Fill a Void and Grow the Game

Growing the essential core of new, interested but unskilled fans stands out as Thoroughbred racing’s greatest challenge. Current big race-day marketing efforts appear to be successful at drawing crowds.

by Tom Amello

Thinking about Thoroughbred racing’s current forms of fan education somehow brought to mind the title of a well-regarded 1975 country ballad. The title, you might remember, warns mothers. A paraphrased version warns: “Mothers, don’t let your babies grow up to be horseplayers.” And, Mom, without innovative fan education and player development programs, you don’t need to worry…they probably won’t.

To further the point, consider these thoughts from the preface to noted author and educator James Quinn’s 2012 text The Complete Handicapper: You Can Beat the Races:
“Young adults that have come to racetracks for ancillary concerts and beer festivals, or to admire legendary champions such as Cigar or Zenyatta, ultimately will be confronted by the press of the handicapping and wagering. The experience can run downhill quickly.

From the moment the casual customer can be heard to remark, ‘Well, this is interesting, how do you do this?’ the industry has proved hapless to extend them a guided response. As a result, novices begin to lose more money than they would prefer to lose. The occasional payoffs and exotic windfalls do not reverse an inexorable pattern of defeat and financial loss.”

Thoroughbred racing is unlike any other major American sport…and “that’s a good thing.” In other sports, fans pay to watch players compete. In our great game, fans are players vying against each other via pari-mutuel wagering. For those new to the game, it’s a given that their early Thoroughbred racing experiences must be full of fun, friendship and excitement, but at its core this form of racing is “a game of skill,” a sport where, in the context of a horse race, fans who have acquired and refined a set of skills compete against other skilled horseplayers:

A Hierarchy of Skilled Horseplayers

Essential Core Players ripe for fan education and player development programs:
“Newbies”/novices/soon-to-be-horseplayers recently introduced to the game, lacking most basic understandings and skills about Thoroughbred racing, too often overwhelmed by past performances, arcane track jargon, and a steep learning curve; too often unsuccessful at wagering and driven away from the game.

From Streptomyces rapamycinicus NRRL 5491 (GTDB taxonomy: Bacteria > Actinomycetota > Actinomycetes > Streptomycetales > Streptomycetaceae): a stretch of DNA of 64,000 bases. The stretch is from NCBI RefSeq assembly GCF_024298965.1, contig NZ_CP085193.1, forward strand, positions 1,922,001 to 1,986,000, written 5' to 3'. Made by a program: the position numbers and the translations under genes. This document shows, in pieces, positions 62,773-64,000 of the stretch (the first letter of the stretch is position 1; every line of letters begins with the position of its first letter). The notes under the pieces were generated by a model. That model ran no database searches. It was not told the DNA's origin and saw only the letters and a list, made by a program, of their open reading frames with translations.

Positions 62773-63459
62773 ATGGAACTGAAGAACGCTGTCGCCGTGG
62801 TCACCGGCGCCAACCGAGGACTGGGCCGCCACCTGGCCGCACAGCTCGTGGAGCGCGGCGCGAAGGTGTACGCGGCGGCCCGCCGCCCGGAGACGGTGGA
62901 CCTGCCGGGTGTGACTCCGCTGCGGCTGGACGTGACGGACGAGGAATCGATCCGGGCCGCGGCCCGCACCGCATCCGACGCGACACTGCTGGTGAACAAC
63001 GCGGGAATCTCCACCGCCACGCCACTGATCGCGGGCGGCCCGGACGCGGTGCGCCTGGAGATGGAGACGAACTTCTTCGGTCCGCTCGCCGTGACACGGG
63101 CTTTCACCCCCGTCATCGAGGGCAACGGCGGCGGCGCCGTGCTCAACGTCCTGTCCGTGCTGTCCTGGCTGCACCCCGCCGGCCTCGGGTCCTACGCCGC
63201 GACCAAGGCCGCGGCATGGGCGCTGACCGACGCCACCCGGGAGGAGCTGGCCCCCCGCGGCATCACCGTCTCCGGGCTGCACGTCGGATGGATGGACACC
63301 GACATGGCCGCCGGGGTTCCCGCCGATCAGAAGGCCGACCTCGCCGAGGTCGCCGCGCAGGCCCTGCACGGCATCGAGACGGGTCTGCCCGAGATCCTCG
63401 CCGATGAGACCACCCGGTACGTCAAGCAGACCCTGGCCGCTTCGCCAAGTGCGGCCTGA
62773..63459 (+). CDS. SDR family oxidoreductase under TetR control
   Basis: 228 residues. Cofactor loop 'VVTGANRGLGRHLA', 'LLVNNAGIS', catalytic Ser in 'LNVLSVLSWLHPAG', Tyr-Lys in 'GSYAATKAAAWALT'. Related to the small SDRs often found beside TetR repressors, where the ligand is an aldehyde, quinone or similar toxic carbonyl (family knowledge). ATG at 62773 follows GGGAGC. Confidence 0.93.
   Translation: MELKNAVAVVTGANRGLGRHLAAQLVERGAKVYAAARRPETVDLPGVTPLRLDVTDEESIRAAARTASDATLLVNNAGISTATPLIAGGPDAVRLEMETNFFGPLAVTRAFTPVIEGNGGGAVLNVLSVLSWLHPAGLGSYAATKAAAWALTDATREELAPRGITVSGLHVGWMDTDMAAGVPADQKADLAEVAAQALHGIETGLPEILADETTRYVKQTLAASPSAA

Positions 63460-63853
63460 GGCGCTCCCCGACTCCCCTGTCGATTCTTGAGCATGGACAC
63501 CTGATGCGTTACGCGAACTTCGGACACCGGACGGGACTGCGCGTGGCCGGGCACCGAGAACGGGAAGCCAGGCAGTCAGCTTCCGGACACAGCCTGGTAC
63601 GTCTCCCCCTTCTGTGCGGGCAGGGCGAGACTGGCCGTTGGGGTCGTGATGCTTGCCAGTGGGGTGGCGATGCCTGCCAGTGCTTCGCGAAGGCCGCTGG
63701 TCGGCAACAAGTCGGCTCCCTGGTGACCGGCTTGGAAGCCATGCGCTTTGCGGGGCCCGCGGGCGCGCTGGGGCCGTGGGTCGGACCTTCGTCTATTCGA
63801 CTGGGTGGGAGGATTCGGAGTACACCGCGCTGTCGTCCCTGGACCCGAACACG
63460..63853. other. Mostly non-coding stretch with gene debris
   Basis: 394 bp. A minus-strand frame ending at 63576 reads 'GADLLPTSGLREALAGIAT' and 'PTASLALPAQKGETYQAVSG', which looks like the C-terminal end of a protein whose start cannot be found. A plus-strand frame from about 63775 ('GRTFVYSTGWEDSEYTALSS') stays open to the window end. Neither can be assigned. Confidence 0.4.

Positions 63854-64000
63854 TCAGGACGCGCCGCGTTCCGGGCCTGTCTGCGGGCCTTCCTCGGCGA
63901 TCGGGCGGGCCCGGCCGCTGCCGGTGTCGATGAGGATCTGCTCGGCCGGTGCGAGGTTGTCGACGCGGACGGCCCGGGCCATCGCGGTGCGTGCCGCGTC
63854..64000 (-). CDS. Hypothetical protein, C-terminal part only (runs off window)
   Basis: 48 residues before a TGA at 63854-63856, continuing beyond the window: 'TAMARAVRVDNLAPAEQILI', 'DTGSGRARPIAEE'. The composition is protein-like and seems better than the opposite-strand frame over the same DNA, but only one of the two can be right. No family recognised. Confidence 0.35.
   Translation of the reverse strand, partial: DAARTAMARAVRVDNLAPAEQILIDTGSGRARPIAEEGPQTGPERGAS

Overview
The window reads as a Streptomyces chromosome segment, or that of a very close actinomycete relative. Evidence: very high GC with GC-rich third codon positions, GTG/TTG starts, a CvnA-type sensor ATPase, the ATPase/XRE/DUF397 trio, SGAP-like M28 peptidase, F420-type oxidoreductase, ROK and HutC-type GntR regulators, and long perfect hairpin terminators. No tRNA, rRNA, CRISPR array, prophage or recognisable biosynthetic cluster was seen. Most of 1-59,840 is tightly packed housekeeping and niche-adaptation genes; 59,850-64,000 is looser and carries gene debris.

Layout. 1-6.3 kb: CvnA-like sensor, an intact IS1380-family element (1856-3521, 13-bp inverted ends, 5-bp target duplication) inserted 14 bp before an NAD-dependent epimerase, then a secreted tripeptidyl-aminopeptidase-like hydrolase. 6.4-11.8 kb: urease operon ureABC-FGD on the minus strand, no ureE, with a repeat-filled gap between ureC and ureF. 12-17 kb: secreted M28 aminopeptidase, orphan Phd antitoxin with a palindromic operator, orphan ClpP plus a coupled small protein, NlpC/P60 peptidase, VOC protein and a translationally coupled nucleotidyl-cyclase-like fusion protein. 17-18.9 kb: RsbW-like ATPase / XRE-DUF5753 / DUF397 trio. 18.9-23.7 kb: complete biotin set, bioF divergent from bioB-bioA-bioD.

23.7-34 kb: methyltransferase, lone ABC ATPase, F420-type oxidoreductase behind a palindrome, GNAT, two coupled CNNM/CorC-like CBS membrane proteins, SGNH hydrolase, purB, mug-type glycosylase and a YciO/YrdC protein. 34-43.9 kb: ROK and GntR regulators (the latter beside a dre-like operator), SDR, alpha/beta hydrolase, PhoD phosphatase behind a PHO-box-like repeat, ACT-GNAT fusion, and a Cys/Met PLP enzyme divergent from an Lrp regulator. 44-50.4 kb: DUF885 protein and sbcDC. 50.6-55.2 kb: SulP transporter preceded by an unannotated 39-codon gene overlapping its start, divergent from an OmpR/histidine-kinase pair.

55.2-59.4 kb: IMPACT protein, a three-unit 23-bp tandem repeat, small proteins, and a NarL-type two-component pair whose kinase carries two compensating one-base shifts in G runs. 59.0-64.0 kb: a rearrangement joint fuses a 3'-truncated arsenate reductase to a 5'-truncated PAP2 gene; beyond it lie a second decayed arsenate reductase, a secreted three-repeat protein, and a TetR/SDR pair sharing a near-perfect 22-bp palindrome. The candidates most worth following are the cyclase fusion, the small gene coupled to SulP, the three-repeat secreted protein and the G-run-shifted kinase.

Recreational players who regularly attend/participate in big race-day events like the Triple Crown Series and Breeders Cup, as well as occasionally/regularly attend or participate in boutique race meets such as Saratoga, Del Mar, Keeneland.
Serious Recreational players who follow racing year-round and participate in contests both on-track and on-line.
(Note: The following groups, essentially professionals, are equally important to the game but quite different in their play and needs:
“Wise Guys” are the near full-time or full-time players, many involved professionally in the industry, whose handicapping and wagering skills are known.
“Sharpies” are those astute individuals, largely unknown but successful bettors/syndicates, who opt to attack the betting pools while remaining well below the radar.
“Whales” are those few wagering giants often employing sophisticated programs and privately-purchased information, generating many millions in handle.

Growing the essential core of new, interested but unskilled fans stands out as Thoroughbred racing’s greatest challenge. Current big race-day marketing efforts appear to be successful at drawing crowds. The NYRA’s recent Triple Crown-enhanced Belmont Day attendance of over 102,000 with handle in excess of $150 million is further supported by significant July 5 Stars and Stripes program attendance and handle increases over this same Saturday in 2013. However, a significant gulf exists between efforts to draw new fans to the game and efforts to provide them with meaningful learning opportunities that facilitate transition from “newbie” to “Recreational Horseplayer.” Additionally, experienced players require more specific and targeted learning opportunities to fine tune their skills. Addressing and meeting this challenge begs a few questions: What must the “newbie” learn? Who will develop and provide a form of “continuing education” for experienced players? How to reach and teach all players so they learn both what we want them to learn and what they need to learn…the crossroads of curriculum and instruction.

Quality instruction causes learning. Educator Madeline Hunter said, “To say that you have taught when no one has learned is to say that you have sold when no one has bought.” That’s good advice for everyone in the teaching/learning business, including race tracks. To grow the fan base, Thoroughbred racing must reinvent fan education programs and ground them in good teaching. Good teaching involves:

• Presenting Learning Objectives (what learners will know, understand and be able to do)
• Offering both Guided Practice and Independent Practice (how to apply what you learn)
• Providing feedback (Q&A, maintaining a supportive relationship)

In coming weeks will present a series of fan education and player development opportunities for Essential Core Players. We will develop curriculum and provide instruction that adheres to the teaching-learning model described above. Our goal is to provide effective fan education and player development opportunities in a variety of formats.  Stay tuned.

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